Universal Monsters ReAction Figure
Item No.: No. 03223 Manufacturer:Super7 Includes:n/a Action Feature:n/a Retail:$17.99 Availability: November 2018 Other: If you like old Kenner Star Wars you'll want one
I initially passed on The Mummy from Super7 in 2018 because I was pretty happy with The Mummy [FOTD #1,005] from Funko x Super7 in 2014. The monsters from the Funko era were some of their finest work, despite not looking and feeling exactly like old Kenner, or Fisher-Price, or other old figures. Other than the samey poses, they had good sculpting and detail, and felt like something you could've believed having been an alternate pitch had Remco not had the license in the early 1980s. Neither ReAction Figure scratches the itch for me still wanting the Remco one - it's different! - but also, the Super7 2018 issue isn't really better than the 2014 issue. It's in the weird space of a sideways upgrade.
We didn't get a lot of good looks at the wrapped-up Imhotemp in The Mummy, and most publicity photos don't give you a good look at his chest - his arms are crossed over his body. As such, the action figures seem to interpret details a little differently. I honestly genuinely like what the 2014 Funko version did, the details were crisp (but not too crisp) and the wrapped shroud was all tattered a bit - but not too much. It looked fine. The hnew one is a bit more erratic, and he looks even more like a toy. The hands and head are both bigger and greener, with his hands also being much more toylike. The right one looks like it could hold something, while the left one looks mostly decorative. That's more or less normal for Kenner, as is the slightly more dynamic posture. The bigger head has Karloff's chin jutting out a bit more, and the arms and legs are bent in more interesting ways. There are subtle dangling wraps at the end of his wrists - which I love - but they opted to leave his ring out entirely. That's a shame.
This 3 3/4-inch scale action figure has the same typical 5 joints that all move smoothly, and the deco was surprising in that they added a wash over the bandages to bring them out. Funko didn't do that, and Kenner most likely would never have done that - they'd just pick a dirtier shade of plastic and call it a day. I'm not poo-pooing the choice because it does look pretty good, and helps to highlight some scrapes and other hand-made details on the figure. Take a look at his butt - there are some unusual detail choices there, particularly under the torso between his legs. If I didn't know better I'd assume someone broke something and it had to be re-sculpted down there.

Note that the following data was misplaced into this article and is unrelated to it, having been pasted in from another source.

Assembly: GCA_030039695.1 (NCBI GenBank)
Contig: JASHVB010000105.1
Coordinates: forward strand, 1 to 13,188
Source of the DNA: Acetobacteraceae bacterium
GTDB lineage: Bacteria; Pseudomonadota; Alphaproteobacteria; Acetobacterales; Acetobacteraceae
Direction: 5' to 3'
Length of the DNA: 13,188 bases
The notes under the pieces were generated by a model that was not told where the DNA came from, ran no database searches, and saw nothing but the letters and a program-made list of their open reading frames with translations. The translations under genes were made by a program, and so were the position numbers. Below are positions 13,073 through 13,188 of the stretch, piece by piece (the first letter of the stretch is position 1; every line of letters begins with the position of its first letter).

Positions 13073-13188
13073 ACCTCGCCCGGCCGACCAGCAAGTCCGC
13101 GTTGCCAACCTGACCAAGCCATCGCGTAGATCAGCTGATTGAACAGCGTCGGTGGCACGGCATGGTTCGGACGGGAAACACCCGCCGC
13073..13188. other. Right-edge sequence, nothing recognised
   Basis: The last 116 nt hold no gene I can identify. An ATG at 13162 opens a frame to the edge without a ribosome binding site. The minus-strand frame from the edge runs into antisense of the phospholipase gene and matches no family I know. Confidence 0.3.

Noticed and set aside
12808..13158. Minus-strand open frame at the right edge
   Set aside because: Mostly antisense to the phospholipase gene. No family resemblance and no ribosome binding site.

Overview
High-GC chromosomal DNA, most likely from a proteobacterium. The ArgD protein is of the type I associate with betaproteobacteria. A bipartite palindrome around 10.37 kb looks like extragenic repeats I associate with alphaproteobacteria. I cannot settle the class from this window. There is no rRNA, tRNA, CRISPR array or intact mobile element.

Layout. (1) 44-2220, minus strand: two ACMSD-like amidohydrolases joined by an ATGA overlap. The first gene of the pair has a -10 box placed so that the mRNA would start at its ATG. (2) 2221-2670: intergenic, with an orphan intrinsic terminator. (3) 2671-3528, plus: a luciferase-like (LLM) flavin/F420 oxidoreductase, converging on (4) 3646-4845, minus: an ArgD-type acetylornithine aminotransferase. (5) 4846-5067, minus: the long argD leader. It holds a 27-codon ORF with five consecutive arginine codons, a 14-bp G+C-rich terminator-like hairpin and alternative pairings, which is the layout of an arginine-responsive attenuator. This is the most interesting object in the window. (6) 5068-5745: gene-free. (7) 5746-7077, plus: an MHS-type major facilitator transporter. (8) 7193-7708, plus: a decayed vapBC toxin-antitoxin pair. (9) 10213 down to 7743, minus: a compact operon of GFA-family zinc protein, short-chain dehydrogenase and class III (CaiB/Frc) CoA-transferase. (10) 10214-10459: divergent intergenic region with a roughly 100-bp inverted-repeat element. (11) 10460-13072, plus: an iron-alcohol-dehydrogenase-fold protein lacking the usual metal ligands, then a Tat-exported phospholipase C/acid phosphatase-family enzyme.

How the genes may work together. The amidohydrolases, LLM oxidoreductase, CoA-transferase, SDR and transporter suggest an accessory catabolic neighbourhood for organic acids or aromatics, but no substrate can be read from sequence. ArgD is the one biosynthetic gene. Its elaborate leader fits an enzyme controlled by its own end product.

It feels like a copy of a copy of a copy, with some unique flourishes. The bright green is striking, but it's also a bit much.
This is a good figure, but if you're happy with the Mummy figures you already own I wouldn't say it's worth the upgrade to buy and open this one. (Now if you're keeping it packaged, that's a whole different story because it's gorgeous in the cardback.) It moves and feels generally better than my other Mummy figures, and in that sense, this might be the better one. But also, this is a toy from a movie that's over 90 years old and I'm willing to bet many of the action figures being purchased are by monster fans that may never have actually watched the film. Boris Karloff's monster roles are so iconic that they transcend the movies, and I'd be willing to bet we may never see a movie usurp him as the definitive take on his monsters. (Sorry, Arnold Vosloo, you still made for a great #2 here.) If the price is right (and/or you have no other Mummy figures in this scale) I'd recommend this one - but I should've listened to my gut and skipped it, if only because I feel like I'm getting diminishing returns here. But if Super7 repainted it in a less green skin color, and maybe painted or added a ring, I'd probably be convinced to buy it again... if I didn't just describe the one that sold for $10 a few years earlier.
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